• May 14th 2010, 04:50 PM
Bernhard
On page 252 of William Dunham's "Journey Through Genius" he is writing about Nineteenth Century mathematics and writes the following:

"As the nineteenth Century progressed, mathematical discoveries came to light indicating that these two classes of numbers [rationals and irrationals] did not carry the same weight. The discoveries often required very technical, very subtle reasoning. For instance a function was described that was continuous at each irrational point and discontinuous at each rational point; however it was also proved that no function exists that is continuous at each rational point and discontinuous at each irrational point ... ... "

[I thought for a moment that the reference might be to DIrichlet's Charactersitic Function of the Rationals where f(x) is defined as 1 if x is rational and 0 if x is not rational - but David Bressoud in A Radical Approach to Lebesgue's Theory of Integration states on page 45 that "Dirichlet's function is totally discontinous since it is discontinous at every point!]
• May 14th 2010, 04:55 PM
Drexel28
Quote:

Originally Posted by Bernhard
On page 252 of William Dunham's "Journey Through Genius" he is writing about Nineteenth Century mathematics and writes the following:

"As the nineteenth Century progressed, mathematical discoveries came to light indicating that these two classes of numbers [rationals and irrationals] did not carry the same weight. The discoveries often required very technical, very subtle reasoning. For instance a function was described that was continuous at each irrational point and discontinuous at each rational point; however it was also proved that no function exists that is continuous at each rational point and discontinuous at each irrational point ... ... "

[I thought for a moment that the reference might be to DIrichlet's Charactersitic Function of the Rationals where f(x) is defined as 1 if x is rational and 0 if x is not rational - but David Bressoud in A Radical Approach to Lebesgue's Theory of Integration states on page 45 that "Dirichlet's function is totally discontinous since it is discontinous at every point!]

The relevant theorem says that if $\displaystyle f:\mathbb{R}\to\mathbb{R}$ then it's set of discontinuities is a $\displaystyle F_{\sigma}$ and thus a meager set. Thus, since $\displaystyle \mathbb{Q}$ is a meager set so would the union of $\displaystyle \mathbb{Q}$ and the irrationals, which is $\displaystyle \mathbb{R}$. But isn't $\displaystyle \mathbb{R}$ a Baire space?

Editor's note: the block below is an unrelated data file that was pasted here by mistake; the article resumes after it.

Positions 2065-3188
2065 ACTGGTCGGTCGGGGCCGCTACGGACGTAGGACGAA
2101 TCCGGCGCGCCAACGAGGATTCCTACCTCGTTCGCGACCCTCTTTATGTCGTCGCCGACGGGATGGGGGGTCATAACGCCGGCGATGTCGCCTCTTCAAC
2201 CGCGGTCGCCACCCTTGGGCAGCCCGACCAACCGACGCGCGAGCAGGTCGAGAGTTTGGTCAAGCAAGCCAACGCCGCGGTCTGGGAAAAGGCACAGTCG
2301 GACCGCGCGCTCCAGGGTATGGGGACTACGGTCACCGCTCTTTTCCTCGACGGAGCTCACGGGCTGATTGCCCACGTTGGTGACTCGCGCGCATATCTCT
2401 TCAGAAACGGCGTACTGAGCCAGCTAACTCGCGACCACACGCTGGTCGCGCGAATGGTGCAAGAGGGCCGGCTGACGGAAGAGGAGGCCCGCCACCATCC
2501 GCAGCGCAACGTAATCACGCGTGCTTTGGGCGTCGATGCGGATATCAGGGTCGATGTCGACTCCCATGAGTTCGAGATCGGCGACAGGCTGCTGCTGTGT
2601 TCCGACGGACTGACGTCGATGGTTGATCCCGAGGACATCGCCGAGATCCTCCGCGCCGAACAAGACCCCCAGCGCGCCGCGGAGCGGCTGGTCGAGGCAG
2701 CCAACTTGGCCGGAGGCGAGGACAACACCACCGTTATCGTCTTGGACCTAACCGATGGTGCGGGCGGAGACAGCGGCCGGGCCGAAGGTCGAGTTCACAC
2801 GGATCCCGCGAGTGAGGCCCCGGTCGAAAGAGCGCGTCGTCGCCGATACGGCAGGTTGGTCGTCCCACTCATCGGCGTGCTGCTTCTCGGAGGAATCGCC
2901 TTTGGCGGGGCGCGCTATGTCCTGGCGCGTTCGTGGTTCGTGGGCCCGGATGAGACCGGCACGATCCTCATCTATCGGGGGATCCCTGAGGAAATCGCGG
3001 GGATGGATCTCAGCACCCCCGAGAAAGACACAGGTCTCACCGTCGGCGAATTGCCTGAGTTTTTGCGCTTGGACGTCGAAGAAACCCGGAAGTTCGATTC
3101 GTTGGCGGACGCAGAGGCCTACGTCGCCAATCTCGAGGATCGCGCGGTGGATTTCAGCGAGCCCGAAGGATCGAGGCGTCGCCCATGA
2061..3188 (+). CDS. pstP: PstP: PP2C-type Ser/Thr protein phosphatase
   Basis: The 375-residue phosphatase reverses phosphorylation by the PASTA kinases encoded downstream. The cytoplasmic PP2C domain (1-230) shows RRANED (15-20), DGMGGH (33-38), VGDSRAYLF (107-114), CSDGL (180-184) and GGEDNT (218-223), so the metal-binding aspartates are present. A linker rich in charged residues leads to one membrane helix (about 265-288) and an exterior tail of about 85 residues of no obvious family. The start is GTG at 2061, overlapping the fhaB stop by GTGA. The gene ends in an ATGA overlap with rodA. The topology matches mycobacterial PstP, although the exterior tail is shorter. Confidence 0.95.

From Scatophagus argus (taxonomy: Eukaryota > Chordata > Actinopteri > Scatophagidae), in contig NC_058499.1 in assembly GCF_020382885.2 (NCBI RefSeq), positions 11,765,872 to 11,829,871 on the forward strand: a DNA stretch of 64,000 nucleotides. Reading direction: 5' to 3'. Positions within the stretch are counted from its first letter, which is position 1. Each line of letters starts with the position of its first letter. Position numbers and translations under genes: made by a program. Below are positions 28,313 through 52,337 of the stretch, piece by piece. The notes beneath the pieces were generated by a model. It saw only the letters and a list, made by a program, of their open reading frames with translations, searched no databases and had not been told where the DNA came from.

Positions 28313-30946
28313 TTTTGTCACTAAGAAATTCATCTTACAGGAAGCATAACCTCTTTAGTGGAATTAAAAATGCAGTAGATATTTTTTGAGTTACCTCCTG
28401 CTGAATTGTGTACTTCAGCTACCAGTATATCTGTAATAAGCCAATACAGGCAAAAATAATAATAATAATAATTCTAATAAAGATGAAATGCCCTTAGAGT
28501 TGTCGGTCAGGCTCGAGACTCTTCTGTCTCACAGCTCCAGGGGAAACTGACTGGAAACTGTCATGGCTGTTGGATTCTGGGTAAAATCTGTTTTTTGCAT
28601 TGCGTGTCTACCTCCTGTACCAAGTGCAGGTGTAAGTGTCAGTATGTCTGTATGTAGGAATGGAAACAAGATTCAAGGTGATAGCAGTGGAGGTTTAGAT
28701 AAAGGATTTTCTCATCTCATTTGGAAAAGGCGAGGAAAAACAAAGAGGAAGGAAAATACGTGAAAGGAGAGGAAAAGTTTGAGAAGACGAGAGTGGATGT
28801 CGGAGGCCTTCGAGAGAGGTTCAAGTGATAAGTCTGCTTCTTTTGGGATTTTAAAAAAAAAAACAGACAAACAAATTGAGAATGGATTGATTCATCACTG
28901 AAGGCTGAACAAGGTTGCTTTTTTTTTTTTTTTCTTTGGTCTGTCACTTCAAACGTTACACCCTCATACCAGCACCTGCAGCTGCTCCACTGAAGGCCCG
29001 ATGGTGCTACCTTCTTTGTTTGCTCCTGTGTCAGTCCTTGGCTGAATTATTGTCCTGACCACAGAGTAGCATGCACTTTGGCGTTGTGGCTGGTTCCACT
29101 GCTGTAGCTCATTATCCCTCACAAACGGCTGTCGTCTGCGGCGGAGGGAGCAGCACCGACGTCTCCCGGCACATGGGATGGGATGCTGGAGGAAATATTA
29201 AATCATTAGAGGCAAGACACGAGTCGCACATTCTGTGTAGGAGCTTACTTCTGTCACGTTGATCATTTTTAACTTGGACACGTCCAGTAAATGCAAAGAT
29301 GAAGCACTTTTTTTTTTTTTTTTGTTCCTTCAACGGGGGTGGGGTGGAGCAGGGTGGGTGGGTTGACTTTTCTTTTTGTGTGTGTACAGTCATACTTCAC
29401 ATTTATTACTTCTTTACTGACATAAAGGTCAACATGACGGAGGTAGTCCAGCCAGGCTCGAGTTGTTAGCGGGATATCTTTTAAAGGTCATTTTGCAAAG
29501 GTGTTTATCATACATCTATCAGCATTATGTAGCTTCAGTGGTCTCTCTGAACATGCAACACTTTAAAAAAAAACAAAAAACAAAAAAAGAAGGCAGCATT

• May 14th 2010, 04:59 PM
Bernhard
Thanks, but can you help further ...

Can you recommend a good text that covers this theorem and its proof.

Is there such a text accessible to undergraduates?

Bernhard
• May 14th 2010, 05:03 PM
Drexel28
Quote:

Originally Posted by Bernhard

Can you recommend a good text that covers this theorem and its proof.

Is there such a text accessible to undergraduates?

Bernhard

Oh God, I don't know. I only tangentially know about this from other stuff. I would guess that Rudin's Real and Complex Analysis or Royden's book would be a good start. I would wait for someone more used to this subject to give you a good suggestion for a book.

What year undergraduate are you? Those two books are in general graduate texts.

Until then I managed to find the exact topic on wikipedia

See here, here, and here.
• May 14th 2010, 05:12 PM
Bernhard
Thanks for the Wikipedia refs

Also found a brief discussion on Thomae's Function in Stephen Abbotts undergraduater analysis book, "Undertanding Analysis"

I am not taking a formal course in maths but am a math hobbyist - but my level is about senior undergraduate.

Bernhard
• May 14th 2010, 08:01 PM
roninpro
Hello.

Consider the following function:

$\displaystyle f(x)=\begin{cases} \frac{1}{n} & \text{for } x=\frac{m}{n} \text{ rational, in lowest terms} \\ 0 & \text{for } x \text{ irrational} \end{cases}$

You can can show that $\displaystyle f$ is continuous at the irrationals and discontinuous on the rationals.
• May 14th 2010, 08:20 PM
Drexel28
Quote:

Originally Posted by roninpro
Hello.

Consider the following function:

$\displaystyle f(x)=\begin{cases} \frac{1}{n} & \text{for } x=\frac{m}{n} \text{ rational, in lowest terms} \\ 0 & \text{for } x \text{ irrational} \end{cases}$

You can can show that $\displaystyle f$ is continuous at the irrationals and discontinuous on the rationals.

Yes, that is Thomae's function. He is asking for a function whose set of continuities is the rationals and discontinuities is the irrationals.